Last Call: The great housework divide

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Woman sweeping pathway through piles of laundry
Photo: Ryan McVay (Getty Images)

Last week, BuzzFeed News published a great story about how the pandemic, by forcing millions of Americans to collapse their business and personal lives into a single mode of operation, has reinforced the old gender norms: women are stuck with more childcare and housework duties than men, even if both partners are working full-time and each of their jobs has been uninterrupted by the quarantine.

There’s also just more work that needs to be done, now that everyone’s at home messing up their kitchens and living rooms all day. (Haven’t we talked your ear off about dishes already?) And that’s to say nothing of childcare, which has been the biggest difficulty for working parents during the pandemic and has continued to be shouldered mostly by women. One sociology professor explained it to BuzzFeed News reporter Elamin Abdelmahmoud this way: “I don’t think it’s that fathers are trying to skirt their labor. It’s not out of malice. It’s the cumulative effect of a lot of small interactions.”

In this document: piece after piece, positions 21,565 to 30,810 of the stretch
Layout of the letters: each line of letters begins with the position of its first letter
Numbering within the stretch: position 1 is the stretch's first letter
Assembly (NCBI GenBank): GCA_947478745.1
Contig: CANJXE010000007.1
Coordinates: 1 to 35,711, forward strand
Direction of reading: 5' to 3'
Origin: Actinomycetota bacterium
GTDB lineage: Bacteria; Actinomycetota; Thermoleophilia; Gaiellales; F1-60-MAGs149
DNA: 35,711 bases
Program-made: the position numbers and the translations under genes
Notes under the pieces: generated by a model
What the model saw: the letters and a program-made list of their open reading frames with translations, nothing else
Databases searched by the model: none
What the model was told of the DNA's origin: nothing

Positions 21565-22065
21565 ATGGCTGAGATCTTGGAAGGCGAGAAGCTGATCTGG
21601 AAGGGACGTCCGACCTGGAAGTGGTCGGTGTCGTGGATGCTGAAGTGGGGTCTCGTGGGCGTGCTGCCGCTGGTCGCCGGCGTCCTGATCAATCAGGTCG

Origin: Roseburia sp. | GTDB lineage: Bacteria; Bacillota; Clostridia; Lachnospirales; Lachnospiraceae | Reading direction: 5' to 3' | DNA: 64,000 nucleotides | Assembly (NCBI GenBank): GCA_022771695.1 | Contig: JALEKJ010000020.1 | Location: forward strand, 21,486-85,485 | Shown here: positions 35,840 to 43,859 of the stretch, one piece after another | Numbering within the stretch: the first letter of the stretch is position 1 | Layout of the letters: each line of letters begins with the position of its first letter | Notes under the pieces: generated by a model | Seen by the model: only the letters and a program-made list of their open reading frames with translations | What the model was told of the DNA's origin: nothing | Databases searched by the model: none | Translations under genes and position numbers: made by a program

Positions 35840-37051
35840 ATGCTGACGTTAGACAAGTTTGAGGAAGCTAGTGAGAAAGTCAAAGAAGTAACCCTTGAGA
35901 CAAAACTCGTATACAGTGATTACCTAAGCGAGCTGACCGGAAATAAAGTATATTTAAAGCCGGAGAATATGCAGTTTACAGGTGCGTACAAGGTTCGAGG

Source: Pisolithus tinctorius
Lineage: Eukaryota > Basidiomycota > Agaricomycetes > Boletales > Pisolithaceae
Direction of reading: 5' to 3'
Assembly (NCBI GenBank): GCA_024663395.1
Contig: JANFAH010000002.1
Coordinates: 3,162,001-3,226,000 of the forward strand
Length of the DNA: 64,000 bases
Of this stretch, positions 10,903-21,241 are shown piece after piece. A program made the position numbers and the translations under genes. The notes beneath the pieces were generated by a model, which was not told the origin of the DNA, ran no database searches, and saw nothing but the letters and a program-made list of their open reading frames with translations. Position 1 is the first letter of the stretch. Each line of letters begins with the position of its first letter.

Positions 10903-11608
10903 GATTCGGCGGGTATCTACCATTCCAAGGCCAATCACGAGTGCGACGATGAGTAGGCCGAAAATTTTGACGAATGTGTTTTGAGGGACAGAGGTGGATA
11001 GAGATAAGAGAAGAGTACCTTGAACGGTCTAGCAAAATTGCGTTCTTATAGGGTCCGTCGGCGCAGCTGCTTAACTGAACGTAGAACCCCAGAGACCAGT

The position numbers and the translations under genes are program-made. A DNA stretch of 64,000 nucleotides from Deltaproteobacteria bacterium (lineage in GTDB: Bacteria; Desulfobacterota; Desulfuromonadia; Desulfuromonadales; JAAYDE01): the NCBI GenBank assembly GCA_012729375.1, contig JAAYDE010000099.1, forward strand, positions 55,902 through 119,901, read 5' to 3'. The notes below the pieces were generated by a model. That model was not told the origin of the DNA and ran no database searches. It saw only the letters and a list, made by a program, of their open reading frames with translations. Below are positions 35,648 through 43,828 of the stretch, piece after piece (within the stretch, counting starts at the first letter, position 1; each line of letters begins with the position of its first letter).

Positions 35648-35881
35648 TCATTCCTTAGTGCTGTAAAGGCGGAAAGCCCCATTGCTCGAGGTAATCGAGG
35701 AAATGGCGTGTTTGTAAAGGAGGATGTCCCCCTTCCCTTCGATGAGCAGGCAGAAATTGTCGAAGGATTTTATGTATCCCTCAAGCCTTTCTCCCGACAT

Not only is it just plain stressful to be the person saddled with the bulk of the cooking, cleaning, and child-rearing—it also reinforces the notion that a woman’s career (and, hell, her ability to have any time to herself) ultimately comes second to the role that society believes she “signed up for.” The BuzzFeed News article, well worth a read, concludes that these imbalances can’t be wished away; instead, they need to be tackled proactively and repeatedly by everyone in the family until the ingrained behaviors have changed.

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Does any of this sound painfully familiar to those of you out there quarantining with a partner and/or a family? Have you experienced an imbalance of housework either now or in the past, and if so, have you come up with good ways of restoring household equilibrium?